Tuesday, November 28, 2017

What is Pakistan?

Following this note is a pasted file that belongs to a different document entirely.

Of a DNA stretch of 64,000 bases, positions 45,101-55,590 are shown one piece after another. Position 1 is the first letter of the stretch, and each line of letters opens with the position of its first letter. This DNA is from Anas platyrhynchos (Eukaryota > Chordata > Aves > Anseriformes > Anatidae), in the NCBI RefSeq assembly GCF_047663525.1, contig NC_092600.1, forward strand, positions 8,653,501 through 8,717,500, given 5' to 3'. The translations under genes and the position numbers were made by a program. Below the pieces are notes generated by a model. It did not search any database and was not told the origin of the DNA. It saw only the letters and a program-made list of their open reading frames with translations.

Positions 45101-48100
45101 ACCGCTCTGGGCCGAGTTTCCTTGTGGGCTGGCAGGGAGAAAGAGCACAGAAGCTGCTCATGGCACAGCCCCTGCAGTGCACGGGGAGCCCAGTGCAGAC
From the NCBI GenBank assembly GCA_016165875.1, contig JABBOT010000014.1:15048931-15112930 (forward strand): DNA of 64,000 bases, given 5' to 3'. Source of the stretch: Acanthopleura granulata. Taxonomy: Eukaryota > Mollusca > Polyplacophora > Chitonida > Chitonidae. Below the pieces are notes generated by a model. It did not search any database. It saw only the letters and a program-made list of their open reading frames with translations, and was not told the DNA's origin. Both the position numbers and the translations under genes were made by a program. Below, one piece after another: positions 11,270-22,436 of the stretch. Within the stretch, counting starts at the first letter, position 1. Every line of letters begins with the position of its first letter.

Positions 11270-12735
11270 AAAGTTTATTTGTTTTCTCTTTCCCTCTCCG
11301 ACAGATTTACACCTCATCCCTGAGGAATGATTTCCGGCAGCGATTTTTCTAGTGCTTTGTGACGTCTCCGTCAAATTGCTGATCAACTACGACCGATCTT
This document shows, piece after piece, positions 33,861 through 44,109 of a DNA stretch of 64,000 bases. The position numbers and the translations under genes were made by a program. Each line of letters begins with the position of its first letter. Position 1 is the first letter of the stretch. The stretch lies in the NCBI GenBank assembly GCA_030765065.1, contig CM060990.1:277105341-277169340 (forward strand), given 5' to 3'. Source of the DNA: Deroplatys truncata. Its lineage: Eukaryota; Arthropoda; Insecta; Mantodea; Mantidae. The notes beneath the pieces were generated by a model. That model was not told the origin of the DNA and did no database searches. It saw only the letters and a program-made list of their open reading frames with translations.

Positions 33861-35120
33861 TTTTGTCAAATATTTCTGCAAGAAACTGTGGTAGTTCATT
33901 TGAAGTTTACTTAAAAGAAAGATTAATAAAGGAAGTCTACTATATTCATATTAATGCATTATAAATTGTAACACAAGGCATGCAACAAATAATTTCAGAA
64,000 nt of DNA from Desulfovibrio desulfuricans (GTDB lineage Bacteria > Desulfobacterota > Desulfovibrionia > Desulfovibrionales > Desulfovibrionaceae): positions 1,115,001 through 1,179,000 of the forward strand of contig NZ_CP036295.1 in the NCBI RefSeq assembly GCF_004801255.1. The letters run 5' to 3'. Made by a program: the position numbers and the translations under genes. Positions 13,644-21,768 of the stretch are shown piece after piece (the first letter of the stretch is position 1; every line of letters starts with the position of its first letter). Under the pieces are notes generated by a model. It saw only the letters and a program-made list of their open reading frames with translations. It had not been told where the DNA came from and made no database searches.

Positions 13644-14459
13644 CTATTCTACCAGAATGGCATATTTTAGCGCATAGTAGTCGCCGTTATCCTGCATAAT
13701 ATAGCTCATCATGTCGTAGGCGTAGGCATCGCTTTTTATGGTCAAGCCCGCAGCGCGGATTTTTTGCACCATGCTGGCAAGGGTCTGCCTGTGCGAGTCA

Mr. Peters. Thank you, Mr. Chairman. I appreciate this opportunity, and I am sure you will agree with me, as will Congressman Carnahan, that such an important problem cannot be approached in a partisan manner, and we ought to act as Americans with our American values and bring those to bear, not an ideology of any kind. Let us start with the incontrovertible fact and that is that Baluchistan is occupied territory. It never willingly acceded to Pakistan, does not now wish to be part of Pakistan. If a plebiscite or referendum were held tomorrow, it would vote to leave Pakistan, as would every province and territory west of the Indus River. We have a fundamental problem in that we refuse to see Pakistan for what it is. We imagine or pretend that it is a legitimate state, really in our own image, a democracy, but it is a democracy only as long as its military rulers allow it to be a democracy. It is, in fact, a miniature empire, a last artifact, along with a few other countries around the world, of the imperial age, with artificial borders which we defend, as we do elsewhere, and I find it a travesty that our State Department obsesses on the inviolability of borders around the world drawn at Versailles or in Berlin in the 1880s or in the late 1940s. How is it in the year of our Lord 2012 we send our troops to bleed or die to defend the residue of the European world order? And let me be clear. I do not argue that we should actively campaign militarily to change every border in the world. I argue that when the train is coming down the tracks toward you, you are wise to step off the tracks. In the last two decades since the end of the Cold War, the United States of America, the greatest force for freedom in human history, every war and conflict in which we have engaged has been triggered by or exacerbated by these flawed European borders. How can we send our soldiers and Marines and Navy corpsmen to die for that? That is not who we are. What is Pakistan? Pakistan is bisected by the Indus River. To the east of the Indus River is metropolitan, core Pakistan, the Punjab, and to a great extent the province of Sindh. It is the world of the subcontinent. It is a different civilization from that west of the Indus River. West of the Indus River in the occupied territories you have the culture of central and mid Asia. When you cross the Indus River either way, even the food is different. And we look at this occupied territory of Baluchistan specifically where people who simply yearn for fundamental freedoms, for the right to determine their own future, whether or not they have a battery of qualified teachers ready to go. We must admire their determination to sacrifice everything against enormous odds in Pakistan and Iran for the simple right to say, I am a Baluch; I will decide my own future. Instead, we face--we support Pakistan, their oppressor, a state that actively supports and arms terrorists and insurgent movements in Afghanistan that kill and maim our own soldiers. The Pakistani Government is not our friend. It is not the friend of the Baluch or the other subjugated peoples west of the Indus River. The Durand line, of course, which divides Pakistan and Afghanistan is artificial. It divides people who want to be together. Mr. Chairman, my time is running out, so let me simply say this last thing. Two hundred years ago, one of our greatest Presidents faced a problem. The Barbary pirates refused to let our ships pass in peace, so we paid tribute money to let our goods pass. Thomas Jefferson put a stop to that. Today, we are paying tribute money again, this time to the Pakistani pirates to let our goods pass to Afghanistan. Mr. Chairman, I am looking for a Thomas Jefferson.

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